Stan Lee Remembers His ‘Spider-Man’ Co-Creator Steve Ditko: ‘His Talent Was Indescribable’ (Video)

Legendary comic book artist died in late June

Stan Lee Marvel

Marvel Comics icon Stan Lee has made his first public comments on the death of Steve Ditko, the legendary comic book artist who co-created Spider-Man and Doctor Strange with Lee.

“I really cannot let the week go without commenting on Steve Ditko,” Lee said in a video posted on his Twitter account. “Steve was certainly one of the most important creators in the comic book business. His talent was indescribable.”

Ditko died in late June at 90. New York police found Ditko dead in his apartment on June 29th, and is believed to have died two days prior from natural causes. Along with his more famous comic book co-creations, Ditko was as well known for his idiosyncratic politics as his contributions to comics.

“He told the story like a fine movie director would. I think that he will be very greatly missed by the public and by his fans,” Lee continued. “I’m sure there will be a lot written about him as time goes by, and I will be one of guys who buys the first book. You made a real impression here in the world. Excelsior.”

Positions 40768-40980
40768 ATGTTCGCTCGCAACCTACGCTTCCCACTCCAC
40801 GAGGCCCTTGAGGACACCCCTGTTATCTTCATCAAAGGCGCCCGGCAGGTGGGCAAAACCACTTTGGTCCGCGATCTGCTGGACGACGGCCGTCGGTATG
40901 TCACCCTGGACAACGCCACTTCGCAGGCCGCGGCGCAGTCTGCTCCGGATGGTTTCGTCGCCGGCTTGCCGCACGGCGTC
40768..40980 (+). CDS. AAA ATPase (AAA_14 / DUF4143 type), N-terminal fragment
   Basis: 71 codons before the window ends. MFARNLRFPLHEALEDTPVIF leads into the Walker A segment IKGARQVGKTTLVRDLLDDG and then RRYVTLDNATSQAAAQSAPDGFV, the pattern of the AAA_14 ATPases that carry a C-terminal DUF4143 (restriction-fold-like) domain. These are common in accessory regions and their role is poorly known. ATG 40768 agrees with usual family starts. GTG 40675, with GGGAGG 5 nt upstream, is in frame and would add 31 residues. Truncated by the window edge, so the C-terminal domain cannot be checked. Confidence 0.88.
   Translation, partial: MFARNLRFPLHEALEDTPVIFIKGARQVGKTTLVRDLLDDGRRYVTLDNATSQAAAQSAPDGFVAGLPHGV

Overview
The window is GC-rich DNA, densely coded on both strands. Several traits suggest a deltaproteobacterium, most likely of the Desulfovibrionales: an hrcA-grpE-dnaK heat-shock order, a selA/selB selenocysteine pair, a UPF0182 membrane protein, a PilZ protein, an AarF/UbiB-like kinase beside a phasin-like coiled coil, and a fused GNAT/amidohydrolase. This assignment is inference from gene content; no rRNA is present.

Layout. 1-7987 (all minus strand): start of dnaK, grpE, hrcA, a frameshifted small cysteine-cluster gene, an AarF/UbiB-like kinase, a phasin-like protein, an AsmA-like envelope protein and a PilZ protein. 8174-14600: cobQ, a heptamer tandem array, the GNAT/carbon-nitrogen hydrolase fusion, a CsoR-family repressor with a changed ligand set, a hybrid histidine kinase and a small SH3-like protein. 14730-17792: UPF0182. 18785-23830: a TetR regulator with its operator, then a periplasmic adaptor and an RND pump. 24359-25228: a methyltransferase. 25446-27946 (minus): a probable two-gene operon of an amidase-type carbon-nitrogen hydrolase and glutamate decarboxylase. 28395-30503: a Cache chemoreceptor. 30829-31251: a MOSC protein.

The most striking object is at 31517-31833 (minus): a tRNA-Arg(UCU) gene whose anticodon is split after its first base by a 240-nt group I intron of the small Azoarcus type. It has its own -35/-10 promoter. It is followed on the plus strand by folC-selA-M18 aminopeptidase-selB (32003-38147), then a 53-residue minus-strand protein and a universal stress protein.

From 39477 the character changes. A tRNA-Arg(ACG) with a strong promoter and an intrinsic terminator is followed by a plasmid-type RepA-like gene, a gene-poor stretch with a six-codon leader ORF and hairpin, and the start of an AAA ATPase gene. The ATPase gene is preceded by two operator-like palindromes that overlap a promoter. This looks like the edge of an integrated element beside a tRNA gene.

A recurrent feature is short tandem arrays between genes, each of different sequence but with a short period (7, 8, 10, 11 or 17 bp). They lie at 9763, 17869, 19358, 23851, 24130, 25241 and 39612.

Ditko first joined Marvel in 1955, back when it was known as Atlas comics, and created the popular webslinger with Lee in 1962.

The two continued to collaborate, creating iconic Spider-Man villains like Doctor Octopus (July 1963), the Sandman (Sept. 1963), the Lizard (Nov. 1963), Electro, and the Green Goblin (July 1964), Hulk villains like The Leader, and another flagship Marvel hero, Doctor Strange (1963).

Despite their output and success, Ditko and Lee increasingly clashed over artistic decisions, what Ditko felt was a lack of proper credit and compensation, and even personal, social and even political differences. Eventually the pair were no longer on speaking terms. Ditko eventually quit Marvel in 1966.

Ditko was inducted into the comics industry’s Jack Kirby Hall of Fame in 1990, and into the Will Eisner Award Hall of Fame in 1994.